Pachter mentioned that he was impressed by the look of 4K on the “amazing” screen in the venue for the press conference, and he feels that the game that looked the coolest was Playerunknown’s Battleground.
He feels that Microsoft did a good job, with a huge amount of content, but the big first party titles (he mentioned Sea of Thieves and Crackdown) probably won’t sell enough.
According to Pachter, the big takeaway is that the Xbox One X costs the same as an Xbox One S plus a PS4 combined, so those who don’t have a console will wonder whether to buy just the new console, or both existing ones. Personally, Pachter would opt for Xbox One S and the PS4, and he feels that the Xbox One X at that price is a “hard sell.”
He also explained that in the US 4K TVs are present in about 10% of households, and it could become 20%, maybe 25% by the end of the year since prices are coming down. Those who don’t have a 4K TV probably go buy one just to play games.
For the same reason, according to Pachter, PS4 Pro hasn’t been selling well because people don’t appreciate the value proposition.
Pachter liked the fact that the conference was “super-focused on software,” but felt that Microsoft dwelled on some that weren’t very compelling a little too long (like Sea of Thieves). That being said, they ended with a “great punch” with Shadow of War and Anthem, but also noted that an Xbox One X isn’t needed to play those games.
He also found it interesting that there were no games like Star Wars, FIFA and Call of Duty, and he feels we’re going to see them tomorrow and then we’re gonna forget all about the Xbox press conference, because “that’s what people know.” Yet, the volume of content was there, and it was generally very high quality.
Talking more about the Xbox One X’s platform, Pachter mentioned that the price is too high. While it’s not too high for what you get, it’s too high for the wallet. We’re four years into the cycle, and consoles are supposed to cost $150. He believes that at $299 the Xbox One X would have been a home run, at $399 people would have toughed it out and bought it, but at $499 it sounds like a brand new console generation, and Microsoft was very clear on making a point that it isn’t.
Pachter would be surprised if 20% of the total Xbox One units sold will be Xbox One X. If next year they sell 10 million overall, he would be surprised if they manage to sell two million Xbox One X units. He feels that the only people that are going to buy it out of the gate are Xbox One owners who want to upgrade, and that depends on the GameStop trade-in deal.
According to Pachter, if the price had been $399, Sony would have responded with a price cut on PS4 Pro tomorrow. Since it’s $499, they probably don’t need one, but he still thinks that they might cut it anyway. PS4 might go down to $249 on a stable basis, probably with a bundled game, and PS4 Pro will probably go down to $349. If Sony manages to cut it down to $299, then Microsoft has a problem.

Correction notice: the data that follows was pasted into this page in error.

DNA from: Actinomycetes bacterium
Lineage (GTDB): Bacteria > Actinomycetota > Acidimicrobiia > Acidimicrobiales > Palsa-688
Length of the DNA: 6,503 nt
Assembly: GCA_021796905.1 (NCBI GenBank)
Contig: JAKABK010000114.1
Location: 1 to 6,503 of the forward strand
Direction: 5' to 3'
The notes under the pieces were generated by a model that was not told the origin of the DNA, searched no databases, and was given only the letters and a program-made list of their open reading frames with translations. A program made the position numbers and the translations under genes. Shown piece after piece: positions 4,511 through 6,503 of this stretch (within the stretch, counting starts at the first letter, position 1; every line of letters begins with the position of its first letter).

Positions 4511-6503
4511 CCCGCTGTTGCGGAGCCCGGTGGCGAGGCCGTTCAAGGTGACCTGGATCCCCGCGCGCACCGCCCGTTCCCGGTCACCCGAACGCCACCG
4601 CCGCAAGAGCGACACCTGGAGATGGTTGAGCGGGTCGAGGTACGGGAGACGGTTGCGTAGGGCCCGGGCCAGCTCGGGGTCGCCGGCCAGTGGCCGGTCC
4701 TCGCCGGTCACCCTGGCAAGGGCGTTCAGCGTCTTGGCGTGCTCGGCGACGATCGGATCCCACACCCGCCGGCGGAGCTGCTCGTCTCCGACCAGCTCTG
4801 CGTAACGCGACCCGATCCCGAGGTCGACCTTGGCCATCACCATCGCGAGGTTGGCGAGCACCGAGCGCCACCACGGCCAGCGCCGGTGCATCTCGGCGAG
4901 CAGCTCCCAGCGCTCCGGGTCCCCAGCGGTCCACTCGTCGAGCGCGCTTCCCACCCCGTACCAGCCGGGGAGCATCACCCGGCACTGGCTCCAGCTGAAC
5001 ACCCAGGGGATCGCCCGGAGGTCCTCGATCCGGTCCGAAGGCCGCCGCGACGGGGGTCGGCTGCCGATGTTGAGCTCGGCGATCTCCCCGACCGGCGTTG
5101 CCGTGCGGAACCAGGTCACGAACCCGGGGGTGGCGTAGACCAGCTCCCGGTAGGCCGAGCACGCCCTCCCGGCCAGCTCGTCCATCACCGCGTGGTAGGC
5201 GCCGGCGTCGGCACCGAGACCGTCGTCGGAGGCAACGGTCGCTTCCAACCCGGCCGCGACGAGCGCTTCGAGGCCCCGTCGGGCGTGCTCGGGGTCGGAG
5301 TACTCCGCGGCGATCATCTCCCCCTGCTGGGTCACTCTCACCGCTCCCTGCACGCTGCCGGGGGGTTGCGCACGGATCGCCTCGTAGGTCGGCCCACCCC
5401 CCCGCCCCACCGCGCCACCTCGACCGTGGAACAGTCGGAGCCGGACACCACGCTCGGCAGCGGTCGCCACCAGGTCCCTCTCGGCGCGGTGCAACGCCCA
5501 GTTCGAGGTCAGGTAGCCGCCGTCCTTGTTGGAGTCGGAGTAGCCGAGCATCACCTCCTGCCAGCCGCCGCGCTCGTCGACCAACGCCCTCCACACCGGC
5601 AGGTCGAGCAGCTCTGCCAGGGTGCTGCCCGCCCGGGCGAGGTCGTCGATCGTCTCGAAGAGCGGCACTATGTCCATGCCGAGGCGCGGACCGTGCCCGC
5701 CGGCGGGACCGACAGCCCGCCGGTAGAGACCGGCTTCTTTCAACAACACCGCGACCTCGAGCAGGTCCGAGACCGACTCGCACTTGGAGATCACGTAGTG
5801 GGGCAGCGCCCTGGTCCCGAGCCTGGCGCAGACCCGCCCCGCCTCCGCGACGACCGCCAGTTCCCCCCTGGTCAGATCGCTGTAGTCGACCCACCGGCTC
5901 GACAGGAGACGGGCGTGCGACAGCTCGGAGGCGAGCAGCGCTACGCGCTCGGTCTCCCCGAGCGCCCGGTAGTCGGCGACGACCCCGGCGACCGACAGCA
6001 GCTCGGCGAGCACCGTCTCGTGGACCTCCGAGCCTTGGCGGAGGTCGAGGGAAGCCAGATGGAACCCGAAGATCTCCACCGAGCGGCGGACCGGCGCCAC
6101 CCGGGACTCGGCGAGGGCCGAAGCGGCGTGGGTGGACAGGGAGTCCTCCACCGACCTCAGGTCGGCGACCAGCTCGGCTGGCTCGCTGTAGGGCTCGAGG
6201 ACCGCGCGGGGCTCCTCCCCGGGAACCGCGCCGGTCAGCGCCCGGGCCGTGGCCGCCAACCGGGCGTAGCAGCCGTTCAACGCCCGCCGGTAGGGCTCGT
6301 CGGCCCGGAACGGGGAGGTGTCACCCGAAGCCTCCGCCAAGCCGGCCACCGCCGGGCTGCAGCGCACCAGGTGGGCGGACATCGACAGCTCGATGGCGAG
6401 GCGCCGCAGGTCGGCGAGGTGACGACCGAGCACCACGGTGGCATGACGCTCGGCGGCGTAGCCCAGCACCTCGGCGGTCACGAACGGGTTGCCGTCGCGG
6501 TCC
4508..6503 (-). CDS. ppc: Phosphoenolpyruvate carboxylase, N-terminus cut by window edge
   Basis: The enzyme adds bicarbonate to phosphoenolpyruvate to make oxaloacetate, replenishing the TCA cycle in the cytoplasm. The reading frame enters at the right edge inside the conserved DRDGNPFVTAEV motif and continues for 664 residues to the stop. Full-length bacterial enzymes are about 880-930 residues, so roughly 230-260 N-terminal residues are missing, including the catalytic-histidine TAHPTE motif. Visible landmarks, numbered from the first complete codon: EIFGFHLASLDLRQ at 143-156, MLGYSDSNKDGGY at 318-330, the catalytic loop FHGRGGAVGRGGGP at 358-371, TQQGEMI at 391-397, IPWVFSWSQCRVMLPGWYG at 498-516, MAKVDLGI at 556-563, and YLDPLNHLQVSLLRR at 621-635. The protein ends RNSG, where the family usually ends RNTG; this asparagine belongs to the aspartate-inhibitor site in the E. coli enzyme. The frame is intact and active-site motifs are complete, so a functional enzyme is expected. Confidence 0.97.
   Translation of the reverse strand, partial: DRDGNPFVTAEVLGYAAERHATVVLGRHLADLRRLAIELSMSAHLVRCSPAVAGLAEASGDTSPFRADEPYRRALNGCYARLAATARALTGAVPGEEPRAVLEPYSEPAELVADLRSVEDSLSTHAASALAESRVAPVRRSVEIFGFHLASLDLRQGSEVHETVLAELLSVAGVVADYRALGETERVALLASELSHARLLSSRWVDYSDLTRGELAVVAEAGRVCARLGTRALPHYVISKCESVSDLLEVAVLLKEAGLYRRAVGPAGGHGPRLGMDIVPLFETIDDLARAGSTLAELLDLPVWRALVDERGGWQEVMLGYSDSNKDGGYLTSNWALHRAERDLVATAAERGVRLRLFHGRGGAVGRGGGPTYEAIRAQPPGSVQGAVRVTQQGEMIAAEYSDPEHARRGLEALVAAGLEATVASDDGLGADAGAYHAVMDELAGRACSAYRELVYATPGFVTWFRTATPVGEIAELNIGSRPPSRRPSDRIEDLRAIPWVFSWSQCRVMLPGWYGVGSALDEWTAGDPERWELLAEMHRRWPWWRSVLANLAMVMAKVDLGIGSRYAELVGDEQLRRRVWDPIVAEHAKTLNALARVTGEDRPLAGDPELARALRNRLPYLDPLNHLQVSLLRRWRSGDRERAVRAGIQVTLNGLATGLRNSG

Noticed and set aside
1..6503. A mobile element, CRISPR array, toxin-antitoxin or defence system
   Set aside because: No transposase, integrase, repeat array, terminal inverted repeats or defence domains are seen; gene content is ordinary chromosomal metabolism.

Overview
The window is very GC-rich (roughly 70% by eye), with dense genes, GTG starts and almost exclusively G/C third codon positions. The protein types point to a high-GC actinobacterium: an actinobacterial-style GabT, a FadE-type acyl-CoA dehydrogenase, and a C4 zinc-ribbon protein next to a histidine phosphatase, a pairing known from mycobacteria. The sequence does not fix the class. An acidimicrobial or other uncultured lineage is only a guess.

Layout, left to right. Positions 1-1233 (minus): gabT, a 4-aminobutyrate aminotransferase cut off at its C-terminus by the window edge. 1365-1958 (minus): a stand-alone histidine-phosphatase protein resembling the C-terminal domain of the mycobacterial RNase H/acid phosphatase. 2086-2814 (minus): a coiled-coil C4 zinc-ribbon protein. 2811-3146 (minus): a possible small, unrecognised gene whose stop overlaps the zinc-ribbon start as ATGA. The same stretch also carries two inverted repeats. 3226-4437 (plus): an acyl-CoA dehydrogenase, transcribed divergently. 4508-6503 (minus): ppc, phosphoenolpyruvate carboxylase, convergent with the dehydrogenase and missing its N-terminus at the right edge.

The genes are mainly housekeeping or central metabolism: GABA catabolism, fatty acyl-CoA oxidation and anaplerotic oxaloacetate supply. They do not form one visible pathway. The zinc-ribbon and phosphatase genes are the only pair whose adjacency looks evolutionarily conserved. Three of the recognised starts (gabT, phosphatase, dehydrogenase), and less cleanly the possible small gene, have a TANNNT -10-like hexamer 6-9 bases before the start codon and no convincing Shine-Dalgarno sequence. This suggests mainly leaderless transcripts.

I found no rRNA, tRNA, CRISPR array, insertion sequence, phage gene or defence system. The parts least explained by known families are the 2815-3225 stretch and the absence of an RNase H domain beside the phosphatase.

This could happen tomorrow, but now that Sony is making money, it’s harder to predict what they will do. When they were losing money they were more predictable, but now that they’re making money “they kinda like it.” That being said, they might not react because $499 gives them breathing room.
Asked by host Geoff Keighley whether Sony should worry now that Microsoft has the most powerful system, Pachter responded “that’s the tallest midget, who cares.” Arguing that you can get a PC that’s even more powerful, despite the higher price.
Pachter then explained that the average price of a TV last year (total dollars spent divided by total units sold) was $434. This means that the Xbox One X is more expensive than the TV most people have. At $434 most people have TVs ranging between 32 and 40 inches, so they can’t really tell the difference between 4K and 1080p.
$499 might not seem a lot of money to people like him and Keighley, but it’s still a lot of money. For a worker who makes $20 an hour, it’s hard.
Pachter also talked about the Switch, mentioning that people read it as a really successful console, while he thinks that it’s a really successful handheld. Nintendo released a “super-high quality $300 handheld,” but he hasn’t yet met a person who actually plays it on the TV. Nintendo “continues its handheld dominance, but they don’t have a console.” According to Pachter there is “nobody alive” that is trading in a PS4 for a Switch.
He added that the Switch is a supplement, and can be a starter handheld for kids, but it’s not a standalone console. Nintendo dominates the handheld space, and it’s great that they managed to narrow the gap with console games, but the Switch remains a handheld, so it shouldn’t be in the same discussion as Xbox One and PS4. Yet, Nintendo will sell “a lot” of Nintendo Switch units.